Welcome to a special episode where I dive into the questions you’ve submitted. A big thank you to everyone who took the time to reach out. Let’s jump right into the questions selected by my team. And to maintain authenticity, I have not reviewed these questions in advance!

Contract Essentials for Starting a Coaching Session

Question from Patrick Vicencio and Daniel Bohannon: Do you have a contract your clients sign before starting a coaching session, and if so, what details are important in the contract?

Answer: Absolutely, having a contract is crucial. You can find a copy of our coaching agreement in the Financial Coaches Unite Facebook group. Look for the “Guides” section under the group’s header image, specifically Guide 2, for our contract template. It outlines what clients can expect from us, what we expect from them, and includes necessary legal clauses like a standard waiver & release. Although not in ours, a “mandatory arbitration clause” is recommended by some attorneys, though it’s a personal choice.

Assisting Clients with ADHD

Question from Jacalyn Pina: Techniques to help clients who have ADHD and forget to do exercises or budget?

Answer: Leveraging technology like phone reminders, the Pomodoro method, and apps like Todoist can be incredibly helpful. Encouraging the mindset that this isn’t a limitation but an opportunity to find personalized strategies is key. Also, automation of payments and reassessment of the workload you assign can make a significant difference. Remember, there are coaches who specialize in supporting clients with ADHD.

Starting Your Financial Coaching Business

Question from Daniel Bohannon: What are the administrative and/or legal steps I need to take? and Do you HAVE to complete an online course and get some type of degree or accreditation in this? One of my passions is to create this from scratch on my own without using an online course or any of their content in my 1 on 1 meetings. I am a certified teacher in the state of Michigan and I just really love educating and helping people with their goals.

Answer: Michigan shout-out! In episode 24, I talked about what you need and don’t need to start financial coaching. You don’t need a course or accreditation to start. It’s more about why creating from scratch matters to you. While building everything from the ground up can be fulfilling, it might also slow you down. Our Financial Coach Academy® offers a blend of framework, best practices, and customization to help you find your unique coaching style without reinventing the wheel.

I’m hearing a bit of black and white thinking in your question. What if there was a way for you to short-cut your learning and creation process while still helping you feel like it’s yours and all an extension of you? What if you could have both? What would that look like?

Another note and you probably know this Daniel but I feel better saying it so bare with me. But teaching is not the same as coaching. I talk about this more in episode 3.

Differentiating Between Life Coaching and Financial Coaching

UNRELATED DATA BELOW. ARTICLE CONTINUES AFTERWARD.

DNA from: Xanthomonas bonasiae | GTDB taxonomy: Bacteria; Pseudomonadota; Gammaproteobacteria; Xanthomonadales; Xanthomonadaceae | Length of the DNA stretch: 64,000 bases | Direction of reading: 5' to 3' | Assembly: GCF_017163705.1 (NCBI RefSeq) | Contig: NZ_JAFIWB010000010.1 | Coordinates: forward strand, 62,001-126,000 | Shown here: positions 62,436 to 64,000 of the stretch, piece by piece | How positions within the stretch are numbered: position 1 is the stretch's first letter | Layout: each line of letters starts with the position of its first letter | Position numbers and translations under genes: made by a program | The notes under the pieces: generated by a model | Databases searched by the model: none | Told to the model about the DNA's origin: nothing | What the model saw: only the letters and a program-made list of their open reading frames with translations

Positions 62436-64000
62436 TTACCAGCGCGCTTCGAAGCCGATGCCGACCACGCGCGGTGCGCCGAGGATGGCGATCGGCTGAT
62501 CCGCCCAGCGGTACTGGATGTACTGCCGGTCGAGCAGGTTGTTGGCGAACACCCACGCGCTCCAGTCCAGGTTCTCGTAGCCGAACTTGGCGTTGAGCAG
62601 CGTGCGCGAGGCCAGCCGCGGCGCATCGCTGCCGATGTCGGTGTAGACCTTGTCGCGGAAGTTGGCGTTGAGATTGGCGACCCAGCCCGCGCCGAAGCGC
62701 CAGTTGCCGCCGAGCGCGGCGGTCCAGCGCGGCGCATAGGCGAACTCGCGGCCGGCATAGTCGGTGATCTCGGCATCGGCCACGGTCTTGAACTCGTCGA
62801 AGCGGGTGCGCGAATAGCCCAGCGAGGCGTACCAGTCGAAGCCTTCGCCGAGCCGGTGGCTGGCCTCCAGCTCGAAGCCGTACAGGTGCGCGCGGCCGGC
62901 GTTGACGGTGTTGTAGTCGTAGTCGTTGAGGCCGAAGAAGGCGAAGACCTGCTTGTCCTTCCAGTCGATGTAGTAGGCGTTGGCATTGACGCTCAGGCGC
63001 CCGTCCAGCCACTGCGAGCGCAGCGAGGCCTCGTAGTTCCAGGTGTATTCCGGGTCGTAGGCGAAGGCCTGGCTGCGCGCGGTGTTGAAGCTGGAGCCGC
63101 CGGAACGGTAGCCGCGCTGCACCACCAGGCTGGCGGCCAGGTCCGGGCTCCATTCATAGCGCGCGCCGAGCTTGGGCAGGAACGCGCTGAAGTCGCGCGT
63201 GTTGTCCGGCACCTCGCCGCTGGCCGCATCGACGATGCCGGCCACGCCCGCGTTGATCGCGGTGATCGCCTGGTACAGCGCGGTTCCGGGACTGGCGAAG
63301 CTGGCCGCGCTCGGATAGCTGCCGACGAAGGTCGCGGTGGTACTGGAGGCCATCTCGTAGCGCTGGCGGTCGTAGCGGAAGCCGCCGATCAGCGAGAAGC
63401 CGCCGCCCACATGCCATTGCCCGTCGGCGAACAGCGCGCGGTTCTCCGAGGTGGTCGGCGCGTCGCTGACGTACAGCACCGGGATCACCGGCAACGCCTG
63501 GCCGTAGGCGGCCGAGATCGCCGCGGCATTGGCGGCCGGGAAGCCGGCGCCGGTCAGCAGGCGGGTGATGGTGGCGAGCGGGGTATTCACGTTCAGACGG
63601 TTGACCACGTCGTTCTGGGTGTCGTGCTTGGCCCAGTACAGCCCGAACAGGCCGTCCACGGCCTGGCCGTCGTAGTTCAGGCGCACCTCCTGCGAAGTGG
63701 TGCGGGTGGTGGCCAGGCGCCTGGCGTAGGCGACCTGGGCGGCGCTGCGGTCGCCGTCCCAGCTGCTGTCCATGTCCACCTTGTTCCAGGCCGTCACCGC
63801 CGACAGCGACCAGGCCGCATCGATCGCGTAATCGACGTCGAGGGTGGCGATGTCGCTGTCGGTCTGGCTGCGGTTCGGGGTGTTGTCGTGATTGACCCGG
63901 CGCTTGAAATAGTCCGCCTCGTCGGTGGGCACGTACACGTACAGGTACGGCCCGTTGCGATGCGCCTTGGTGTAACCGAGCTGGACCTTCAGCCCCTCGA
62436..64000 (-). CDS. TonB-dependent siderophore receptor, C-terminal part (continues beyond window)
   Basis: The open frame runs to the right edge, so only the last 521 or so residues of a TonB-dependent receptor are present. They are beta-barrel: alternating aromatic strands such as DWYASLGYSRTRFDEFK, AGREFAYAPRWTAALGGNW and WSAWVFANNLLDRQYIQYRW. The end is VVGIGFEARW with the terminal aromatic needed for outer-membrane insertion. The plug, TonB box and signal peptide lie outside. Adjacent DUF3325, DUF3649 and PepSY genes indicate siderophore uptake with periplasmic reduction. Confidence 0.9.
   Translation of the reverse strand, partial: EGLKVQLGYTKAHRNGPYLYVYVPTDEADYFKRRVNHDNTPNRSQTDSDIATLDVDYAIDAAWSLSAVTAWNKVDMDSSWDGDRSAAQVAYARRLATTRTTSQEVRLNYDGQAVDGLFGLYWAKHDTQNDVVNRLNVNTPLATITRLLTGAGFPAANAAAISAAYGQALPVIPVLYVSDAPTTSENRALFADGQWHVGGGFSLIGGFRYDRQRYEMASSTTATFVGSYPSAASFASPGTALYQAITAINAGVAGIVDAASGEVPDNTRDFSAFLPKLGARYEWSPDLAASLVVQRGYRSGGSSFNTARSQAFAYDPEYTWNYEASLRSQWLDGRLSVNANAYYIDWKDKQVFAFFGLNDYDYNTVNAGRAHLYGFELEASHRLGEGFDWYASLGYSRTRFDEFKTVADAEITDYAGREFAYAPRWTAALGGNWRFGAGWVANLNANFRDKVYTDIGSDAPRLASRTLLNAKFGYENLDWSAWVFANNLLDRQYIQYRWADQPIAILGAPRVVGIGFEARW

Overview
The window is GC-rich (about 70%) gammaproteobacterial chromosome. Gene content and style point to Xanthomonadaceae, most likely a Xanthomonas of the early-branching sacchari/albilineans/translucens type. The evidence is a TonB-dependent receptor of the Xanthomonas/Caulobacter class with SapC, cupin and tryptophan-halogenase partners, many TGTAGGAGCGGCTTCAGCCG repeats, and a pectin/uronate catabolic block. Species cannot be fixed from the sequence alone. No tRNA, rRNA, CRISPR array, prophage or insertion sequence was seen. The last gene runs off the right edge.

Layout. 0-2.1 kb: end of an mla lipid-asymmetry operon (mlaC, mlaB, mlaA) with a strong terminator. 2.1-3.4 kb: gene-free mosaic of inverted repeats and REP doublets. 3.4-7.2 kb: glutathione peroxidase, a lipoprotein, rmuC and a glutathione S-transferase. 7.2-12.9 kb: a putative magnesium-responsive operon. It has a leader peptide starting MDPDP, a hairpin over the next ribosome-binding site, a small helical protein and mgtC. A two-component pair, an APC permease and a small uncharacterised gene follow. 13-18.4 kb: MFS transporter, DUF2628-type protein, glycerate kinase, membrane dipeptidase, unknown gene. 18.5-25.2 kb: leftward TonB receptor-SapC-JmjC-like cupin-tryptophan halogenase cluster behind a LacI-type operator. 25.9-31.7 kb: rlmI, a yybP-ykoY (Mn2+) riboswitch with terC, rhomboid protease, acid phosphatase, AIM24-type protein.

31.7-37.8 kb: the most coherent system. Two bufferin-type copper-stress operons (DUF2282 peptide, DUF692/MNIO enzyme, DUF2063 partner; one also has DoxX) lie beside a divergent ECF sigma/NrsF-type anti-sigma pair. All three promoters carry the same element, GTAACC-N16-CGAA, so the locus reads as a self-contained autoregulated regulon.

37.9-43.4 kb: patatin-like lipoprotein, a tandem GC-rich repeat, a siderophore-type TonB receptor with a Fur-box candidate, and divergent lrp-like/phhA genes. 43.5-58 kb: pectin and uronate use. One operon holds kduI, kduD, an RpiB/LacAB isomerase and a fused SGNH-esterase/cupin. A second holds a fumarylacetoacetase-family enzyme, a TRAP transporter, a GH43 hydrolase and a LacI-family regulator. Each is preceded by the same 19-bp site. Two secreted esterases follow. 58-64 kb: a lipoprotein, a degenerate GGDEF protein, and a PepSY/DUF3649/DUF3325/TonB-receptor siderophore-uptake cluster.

Question from Amber Watson: How do you draw the line between life coaching and financial coaching?

Answer: The line can be fluid since financial coaching is essentially a subset of life coaching. Financial coaching often requires a blend of education, strategy, and personal finance management, making it unique.

I also think with financial coaching, money is one of the tools we continuously come back to. I think it’s natural for a lot of coaches to avoid talking about money or simply not making money a big part of the coaching sessions but with financial coaching, it’s sort of what we come back to, it’s at the foundation of what we talk about so we’ll talk about thoughts and feelings and behaviors but we also ALWAYS talk about money too.

There are a lot of financial coaches who call themselves a financial life coach and that makes sense to me. I think we all do an element of life coaching.

Integrating the Coaching Model into Practice

Question from Annie Hanson: How to incorporate the model into financial coaching practice effectively?

Answer: Tailoring the approach to your ideal client is essential. At Fiscal Fitness, we use the model implicitly because our clients often seek tangible, immediate financial solutions. Our clients don’t come to us with this idea of, “I want to work on my mindset,” or “I need help with my thoughts.” It’s usually something more simple or tangible, “I need to figure out where my money is going,” or “I need help getting control of my debt; I want to buy a house but that seems impossible. “

They have NO awareness of “thought work.” In order to do thought work or the model, you have to have self-awareness. And this is simply one of those things where truthfully, I wouldn’t say our clients necessarily have deep self-awareness when they first come to us. Some do so I want to be clear that we’re speaking in some generalizations here but for the most part, they’re sort of at the beginning phases of their own growth and awareness is where we start – awareness of their financial position and awareness of how they think and feel.

For us, our first month of coaching isn’t a lot of thought work per se. It’s a lot of getting organized, creating a plan and learning to plan ahead. That takes us about a month to accomplish. Once we do that and the client can see their financial situation more clearly AND all that mind drama is removed, we now have a clear and specific set of circumstances we can reference, we can really dive into more coaching.

Thank you again for your questions! If yours wasn’t answered this time, rest assured, we’ve saved it for a future episode. To submit more questions, visit FCA.com/podcast. Stay curious, and keep growing.